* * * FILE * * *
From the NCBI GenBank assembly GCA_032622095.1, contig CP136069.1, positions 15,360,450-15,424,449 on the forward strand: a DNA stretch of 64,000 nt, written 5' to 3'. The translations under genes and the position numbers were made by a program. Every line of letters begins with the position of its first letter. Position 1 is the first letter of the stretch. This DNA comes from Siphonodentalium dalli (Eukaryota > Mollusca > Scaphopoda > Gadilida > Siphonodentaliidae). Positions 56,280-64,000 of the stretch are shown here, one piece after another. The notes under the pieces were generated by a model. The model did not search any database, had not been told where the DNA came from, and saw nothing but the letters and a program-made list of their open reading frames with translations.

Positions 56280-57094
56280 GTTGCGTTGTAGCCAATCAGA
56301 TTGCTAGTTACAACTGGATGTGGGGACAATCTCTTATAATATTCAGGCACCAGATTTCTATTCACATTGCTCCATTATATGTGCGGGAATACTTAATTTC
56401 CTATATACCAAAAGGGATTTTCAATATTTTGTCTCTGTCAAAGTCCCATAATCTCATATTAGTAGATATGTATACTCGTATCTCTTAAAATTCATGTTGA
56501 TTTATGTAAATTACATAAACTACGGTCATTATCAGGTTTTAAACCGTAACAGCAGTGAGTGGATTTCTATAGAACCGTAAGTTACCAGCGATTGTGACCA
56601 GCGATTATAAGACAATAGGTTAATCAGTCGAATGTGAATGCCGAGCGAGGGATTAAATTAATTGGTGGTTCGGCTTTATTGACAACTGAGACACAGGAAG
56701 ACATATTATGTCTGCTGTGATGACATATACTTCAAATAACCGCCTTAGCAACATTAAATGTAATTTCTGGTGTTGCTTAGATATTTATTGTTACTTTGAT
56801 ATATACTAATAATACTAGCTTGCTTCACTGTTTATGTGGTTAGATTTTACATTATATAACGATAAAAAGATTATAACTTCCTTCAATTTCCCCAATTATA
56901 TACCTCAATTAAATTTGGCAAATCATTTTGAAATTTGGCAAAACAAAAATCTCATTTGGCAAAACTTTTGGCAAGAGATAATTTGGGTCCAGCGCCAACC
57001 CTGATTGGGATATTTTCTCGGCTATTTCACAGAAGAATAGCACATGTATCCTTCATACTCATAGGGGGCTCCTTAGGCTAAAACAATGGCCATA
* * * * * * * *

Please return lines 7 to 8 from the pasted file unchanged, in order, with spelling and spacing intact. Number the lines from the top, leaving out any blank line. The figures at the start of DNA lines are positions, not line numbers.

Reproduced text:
56601 GCGATTATAAGACAATAGGTTAATCAGTCGAATGTGAATGCCGAGCGAGGGATTAAATTAATTGGTGGTTCGGCTTTATTGACAACTGAGACACAGGAAG
56701 ACATATTATGTCTGCTGTGATGACATATACTTCAAATAACCGCCTTAGCAACATTAAATGTAATTTCTGGTGTTGCTTAGATATTTATTGTTACTTTGAT